Blog/Farm Planning & Finances

Fair and Equal: Estate Planing Part 2

Do you have a will? Do your parents or grandparents? I assure you they do even if they didn’t draft it, the state will make one and decide what to do with their assets. But is just a will good enough? Not even close.  I don’t care how old you are but you will need to decide what to do with your assets.  You will have to choose to be Fair or Equal because very rarely are Fair and Equal the same thing.

It is not unusual for older generations to decide to spilt things evenly between their kids. That quarter of land gets divided among three siblings. Maybe three siblings have to divide up the acreage and decided what to do with it. Sounds fair right? Well, I will argue that it’s equal but not fair and often leaving things like a piece of land to a family member who has worked in town their entire adult life can have significant consequences for them and family.

Fair and equal are very rarely the same thing.

Often what happens with farming is some of the siblings move away while others come back and work on the farm. They have been building their livelihood with the farm and taking over for the parents slowly. What happens when the parents die and things are supposed to get split? All of a sudden instead of sharing ownership with someone who trusted them to do everything they now have other family members who get an opinion. What happens if these other family members want to sell off their portion? What does that mean for the farm?  By splitting up all assets equally, it can very quickly ruin the farm and the livelihood of another sibling. While I’m sure that is never the intention, it is very often the outcome.

Now, what about Estate Taxes? Believe it or not, America has always had relatively high estate taxes.  A lot of it has a lot to do with the American dream that you can achieve anything. Old money ran Europe, and they didn’t want that to happen here. While estate taxes can quickly change percentages and amounts they will never go away.  Whether you work in the city or for the farm you are going to have to pay them when you inherit anything. Can the family afford to pay the tax? Do they even have any idea how much tax it is going to be or are they going to have to sell assets to pay it?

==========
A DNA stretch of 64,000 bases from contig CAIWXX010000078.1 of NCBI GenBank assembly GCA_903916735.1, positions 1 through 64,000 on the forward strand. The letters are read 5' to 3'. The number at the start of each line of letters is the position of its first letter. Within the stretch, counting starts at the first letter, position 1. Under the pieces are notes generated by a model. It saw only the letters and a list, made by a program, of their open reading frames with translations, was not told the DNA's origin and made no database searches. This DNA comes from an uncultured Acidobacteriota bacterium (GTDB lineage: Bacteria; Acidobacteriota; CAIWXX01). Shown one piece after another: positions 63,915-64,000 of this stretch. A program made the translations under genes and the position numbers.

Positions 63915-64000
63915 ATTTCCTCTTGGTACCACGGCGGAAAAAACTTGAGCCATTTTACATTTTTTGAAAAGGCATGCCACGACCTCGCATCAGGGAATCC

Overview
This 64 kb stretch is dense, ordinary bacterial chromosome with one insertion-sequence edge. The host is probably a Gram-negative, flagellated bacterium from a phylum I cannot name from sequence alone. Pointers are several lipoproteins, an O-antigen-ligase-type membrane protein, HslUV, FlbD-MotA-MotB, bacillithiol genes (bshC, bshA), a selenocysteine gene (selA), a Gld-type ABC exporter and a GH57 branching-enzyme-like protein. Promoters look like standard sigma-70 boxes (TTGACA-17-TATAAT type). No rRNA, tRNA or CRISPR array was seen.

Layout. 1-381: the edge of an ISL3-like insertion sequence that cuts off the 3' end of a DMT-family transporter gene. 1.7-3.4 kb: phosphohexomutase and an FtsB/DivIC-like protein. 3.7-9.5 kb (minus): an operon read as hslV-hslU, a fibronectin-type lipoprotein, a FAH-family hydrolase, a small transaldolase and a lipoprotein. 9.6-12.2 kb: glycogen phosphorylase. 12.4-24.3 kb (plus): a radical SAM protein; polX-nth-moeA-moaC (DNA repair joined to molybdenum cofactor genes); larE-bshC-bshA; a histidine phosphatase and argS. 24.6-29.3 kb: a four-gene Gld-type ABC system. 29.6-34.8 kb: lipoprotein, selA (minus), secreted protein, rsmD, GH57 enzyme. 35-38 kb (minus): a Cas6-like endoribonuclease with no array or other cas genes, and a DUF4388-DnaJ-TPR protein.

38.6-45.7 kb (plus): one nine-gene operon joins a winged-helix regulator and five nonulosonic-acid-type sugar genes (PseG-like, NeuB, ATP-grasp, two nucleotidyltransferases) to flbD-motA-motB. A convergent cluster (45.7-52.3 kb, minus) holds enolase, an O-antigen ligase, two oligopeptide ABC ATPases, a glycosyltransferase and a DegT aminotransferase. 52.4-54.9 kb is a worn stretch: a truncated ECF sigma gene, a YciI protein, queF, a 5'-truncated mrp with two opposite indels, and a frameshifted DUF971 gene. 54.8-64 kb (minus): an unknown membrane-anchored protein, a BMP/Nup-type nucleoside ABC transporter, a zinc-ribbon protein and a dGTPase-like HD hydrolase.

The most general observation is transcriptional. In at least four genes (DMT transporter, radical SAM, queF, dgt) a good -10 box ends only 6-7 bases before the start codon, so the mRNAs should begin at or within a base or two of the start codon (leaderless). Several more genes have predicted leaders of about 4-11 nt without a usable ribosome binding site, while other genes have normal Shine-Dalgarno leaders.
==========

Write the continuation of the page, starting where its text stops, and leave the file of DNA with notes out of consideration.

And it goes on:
Say there is a Sibling A that has a well-paying job in a city Then there is another one, Sibling B, who has spent their life at a lower paying job like a minister, missionary, or even teacher. The last sibling, Sibling C, went back to the farm and slowly took it over.  What is going to happen when the sibling B with the low paying job inherits their portion? Can they pay the taxes? Have they been so removed from the farming world that they don’t even know that it’s an expense they are going to have? Sibling B often gets put into a position they need to sell off their inheritance, Can sibling A & C buy sibling B out? Maybe sibling C the one who has been farming gets put into the position that they need to buy everything. Sibling A and B want to sell. Can Sibling C, the farmer, afford it? What is it going to do to the farming operation if it does happen?

Are you treating the Farm as a Business?

Maybe keeping the farm in the family is the most important part so within the estate plan it states that Sibling C has first option to buy Siblings A & B’s portion upon death. Maybe there needs to be a plan that Sibling C buys the farm over a ten-year time frame and pays back siblings A & B, or maybe Sibling C has already bought most of it, and Sibling A & B are just going to be left money.  These decisions are often not made which can make things a disaster down the road.

The farm is not always seen as a business being passed down generation to generations. Instead, people either see the sentimental value or the monetary value. I believe whoever owns it can ultimately make the plan, but I do think all family members need to be told. After all, that plan will have a lasting effect. This can eliminate many feelings of resentment afterward while also preparing everyone for what their expenses maybe down the road.  It is easier for everyone in the family if there is a plan in place and they know about it.  This way future generations can make plans for how to successfully transfer assets or save money for future situations. Things that are much better planned for instead of trying to figure it out last minute.  Especially when you have an end of the year tax deadline approaching.

Fair and equal are very rarely the same thing. It is important to have an estate plan. It is also important to make sure everyone understands the reasoning behind it to keep family peace.

Missed Part 1? Don’t worry I’ve got you covered! All you need to do is Click! Can your Farm make it to the Next Generation? Estate Planning Part 1

Leave a Reply

Your email address will not be published. Required fields are marked *